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    Marc Leishman can put disappointing finish into perspective

    Norton, MA - 9/4/17 - Marc Leischman hits his ball out of the weeds on the 18th hole during the fourth round of the Dell Technologies Championship at the TPC Boston on Sunday, September 4, 2017. (Nicholas Pfosi for The Boston Globe) Topic: Sports
    Nicholas Pfosi for The Globe
    Marc Leishman’s chip on No. 18 almost hit a nearby cameraman (not pictured).

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    NORTON — The eyes, the ears, the cameras were on noted friends Jordan Spieth and Justin Thomas.

    The hearts — those aware of what he’s endured off the course — lay with Marc Leishman.

    In March of 2015, Leishman’s wife, Audrey, was taken to an urgent care clinic, ridden with flu-like symptoms that gave way to decreased blood pressure. Rushed to a hospital, Audrey was put into a coma after her organs began to cease functionality. Doctors put her chances of surviving at 5 percent.


    Almost a week later, miraculously, Audrey awoke. Gradual improvements gave way to bigger ones, and in September of 2016 she was given a clean bill of health.

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    Suddenly, Marc’s back-nine duels didn’t feel so important.

    Leishman emerged from the clubhouse firing in the final round of the Dell Technologies Championship Monday, carding a front-nine 30 and procuring a two-shot advantage as he made his turn. But birdies quickly ceded way to bogeys and while Leishman scuffled, Thomas surged, putting an end to the Aussie’s hopes of a third career PGA Tour victory, and first in the FedExCup Playoffs.

    If there’s anything Leishman has learned in the past few years, it’s this: in the grand scheme of things, this beautiful, at times stupefying, game hardly matters.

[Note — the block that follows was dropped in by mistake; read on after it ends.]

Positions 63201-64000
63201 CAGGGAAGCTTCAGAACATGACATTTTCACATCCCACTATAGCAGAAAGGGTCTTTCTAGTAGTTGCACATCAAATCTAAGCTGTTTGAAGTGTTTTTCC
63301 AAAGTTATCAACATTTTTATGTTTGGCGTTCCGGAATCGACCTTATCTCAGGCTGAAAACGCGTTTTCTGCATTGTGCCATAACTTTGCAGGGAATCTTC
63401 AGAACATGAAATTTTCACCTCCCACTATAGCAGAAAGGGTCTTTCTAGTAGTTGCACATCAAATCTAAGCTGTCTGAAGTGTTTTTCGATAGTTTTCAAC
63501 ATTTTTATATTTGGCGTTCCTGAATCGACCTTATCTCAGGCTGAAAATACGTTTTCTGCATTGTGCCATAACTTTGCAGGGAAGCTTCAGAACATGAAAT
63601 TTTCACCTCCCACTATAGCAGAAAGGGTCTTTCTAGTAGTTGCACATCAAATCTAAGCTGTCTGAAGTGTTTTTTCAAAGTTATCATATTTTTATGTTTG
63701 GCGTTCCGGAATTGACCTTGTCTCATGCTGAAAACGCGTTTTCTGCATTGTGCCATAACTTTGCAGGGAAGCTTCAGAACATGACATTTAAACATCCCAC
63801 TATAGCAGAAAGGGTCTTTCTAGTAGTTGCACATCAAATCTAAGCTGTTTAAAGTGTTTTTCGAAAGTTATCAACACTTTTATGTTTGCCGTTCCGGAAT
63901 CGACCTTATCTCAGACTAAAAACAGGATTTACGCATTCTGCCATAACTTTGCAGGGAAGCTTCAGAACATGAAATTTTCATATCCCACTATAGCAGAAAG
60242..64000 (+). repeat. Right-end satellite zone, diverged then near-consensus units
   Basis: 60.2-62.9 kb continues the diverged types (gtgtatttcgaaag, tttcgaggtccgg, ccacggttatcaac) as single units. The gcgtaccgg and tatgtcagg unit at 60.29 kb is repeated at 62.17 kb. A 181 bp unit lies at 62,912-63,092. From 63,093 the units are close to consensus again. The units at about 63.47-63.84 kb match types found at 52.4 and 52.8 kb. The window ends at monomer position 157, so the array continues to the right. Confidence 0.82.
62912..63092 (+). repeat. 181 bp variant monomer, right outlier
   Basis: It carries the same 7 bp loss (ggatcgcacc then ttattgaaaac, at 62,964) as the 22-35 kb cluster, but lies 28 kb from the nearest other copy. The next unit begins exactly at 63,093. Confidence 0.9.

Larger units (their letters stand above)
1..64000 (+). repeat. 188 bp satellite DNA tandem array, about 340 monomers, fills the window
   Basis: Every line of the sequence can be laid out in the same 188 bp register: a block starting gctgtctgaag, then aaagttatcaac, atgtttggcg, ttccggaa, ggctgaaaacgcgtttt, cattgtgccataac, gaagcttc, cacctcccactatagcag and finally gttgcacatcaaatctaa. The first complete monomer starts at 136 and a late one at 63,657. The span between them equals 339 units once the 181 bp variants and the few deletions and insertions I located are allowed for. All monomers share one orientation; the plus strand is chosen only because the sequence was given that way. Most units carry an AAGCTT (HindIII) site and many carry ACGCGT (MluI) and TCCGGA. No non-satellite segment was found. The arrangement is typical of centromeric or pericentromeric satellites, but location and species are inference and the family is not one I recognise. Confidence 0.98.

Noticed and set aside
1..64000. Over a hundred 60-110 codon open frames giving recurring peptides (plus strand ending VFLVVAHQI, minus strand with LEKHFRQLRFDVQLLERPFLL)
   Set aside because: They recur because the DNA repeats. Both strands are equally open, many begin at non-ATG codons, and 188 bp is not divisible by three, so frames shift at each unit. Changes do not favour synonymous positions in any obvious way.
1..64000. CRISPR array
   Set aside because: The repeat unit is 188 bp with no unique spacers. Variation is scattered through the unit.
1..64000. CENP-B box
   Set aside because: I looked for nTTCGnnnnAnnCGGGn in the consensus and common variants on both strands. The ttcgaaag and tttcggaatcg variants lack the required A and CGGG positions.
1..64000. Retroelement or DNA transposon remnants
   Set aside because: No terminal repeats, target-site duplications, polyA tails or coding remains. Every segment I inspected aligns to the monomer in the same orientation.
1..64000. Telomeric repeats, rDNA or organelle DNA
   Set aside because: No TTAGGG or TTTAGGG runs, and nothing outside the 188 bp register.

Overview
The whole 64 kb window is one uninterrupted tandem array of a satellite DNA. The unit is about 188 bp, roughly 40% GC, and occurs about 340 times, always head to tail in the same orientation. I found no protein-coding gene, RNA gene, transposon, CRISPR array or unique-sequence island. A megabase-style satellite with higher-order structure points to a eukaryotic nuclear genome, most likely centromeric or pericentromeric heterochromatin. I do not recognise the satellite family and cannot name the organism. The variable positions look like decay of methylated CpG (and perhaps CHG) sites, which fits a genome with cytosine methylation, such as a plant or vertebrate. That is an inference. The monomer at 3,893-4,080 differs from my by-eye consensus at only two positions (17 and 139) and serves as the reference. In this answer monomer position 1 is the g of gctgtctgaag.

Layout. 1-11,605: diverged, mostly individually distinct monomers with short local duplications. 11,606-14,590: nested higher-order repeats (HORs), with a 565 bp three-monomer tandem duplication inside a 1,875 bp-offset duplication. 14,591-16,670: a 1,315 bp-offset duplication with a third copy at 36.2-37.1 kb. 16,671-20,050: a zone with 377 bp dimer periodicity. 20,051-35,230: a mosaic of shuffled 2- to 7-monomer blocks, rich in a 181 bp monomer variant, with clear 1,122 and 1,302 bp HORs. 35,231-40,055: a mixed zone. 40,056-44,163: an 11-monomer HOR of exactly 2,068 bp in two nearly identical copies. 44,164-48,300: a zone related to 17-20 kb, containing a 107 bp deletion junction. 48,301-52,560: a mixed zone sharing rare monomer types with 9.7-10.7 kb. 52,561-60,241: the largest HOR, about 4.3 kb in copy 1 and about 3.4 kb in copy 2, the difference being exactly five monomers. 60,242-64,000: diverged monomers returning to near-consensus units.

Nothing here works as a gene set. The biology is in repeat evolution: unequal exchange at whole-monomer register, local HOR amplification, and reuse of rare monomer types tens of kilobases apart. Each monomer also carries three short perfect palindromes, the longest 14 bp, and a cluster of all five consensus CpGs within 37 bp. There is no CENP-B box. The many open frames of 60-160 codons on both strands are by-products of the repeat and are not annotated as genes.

“Yeah, it’s disappointing,” he said of his 1-under-par 70 and 13-under third-place finish. “But you know, with everything that’s going on in the world, I mean, there [are] certainly worse things going on. You have to put things into perspective. Obviously very disappointed. But we’re good to go.”


    Leishman stands out whenever he finds himself atop a crammed leaderboard; the personable, gentle looking father amidst a sea of famed giants. Yet the 33-year-old calmly goes about his business, never too up, never too down, always to be counted upon for a thoughtful retrospective after his card has been signed.

    Monday, it was a tale of two nines.

    With a swath of challengers heartily giving chase on a rather forgiving opening stretch of holes, Leishman staved off the pack, namely playing partner and eventual champion Thomas. A birdie on No. 5 put Leishman alone on top, a lead he would extend four holes later when his ball rolled 9 feet into the cup on nine for 18 under.

    “Everything,” he said on what was clicking during the opening nine. “I was hitting my irons really good, giving myself a lot of chances. Obviously, made a lot of putts. It was really good.”

    So good, in fact, that from his ninth hole on Saturday through the first nine Monday, Leishman carded 17 birdies and not a single bogey.


    But when the regression came, it came with a vengeance.

    Trouble off the tee on No. 10 caused Leishman to incur a penalty stroke. Though he escaped with a bogey after a 14-foot-8-inch putt found bottom, the groove he had enjoyed over the past 48 hours was fading fast.

    On No. 11, his putter finally failed him, a 7-foot par effort sliding by. The perplexing par-4 12th offered little reprieve, Leishman going from native area to bunker to fringe before two-putting for his third straight square.

    Though he hung with Thomas for a few more holes, the damage was done.

    “There’s two par 5s on the front and a drivable par 4 and a lot of holes where you’re hitting wedges,” Leishman said. “So if you are hitting it well, you can get a lot of chances. And then the back nine, you’ve got a couple — what feels like two or three — 500-yard par 4s. It’s just tough. It’s a hard nine.

    “[I] got things going just the way I wanted to on the front and then [hit] a bad tee shot on 10. There were some tough holes out there but certainly not ten shots tougher than the front nine.”

    A jump from 13th to seventh in the FedExCup standings did much to blunt the pain of Leishman’s shoddy closing stretch.

    “I didn’t think I would get that high to be honest,” Leishman reflected. “Hopefully a good week at the BMW and who knows what can happen at the Tour Championship?”

    Owen Pence can be reached at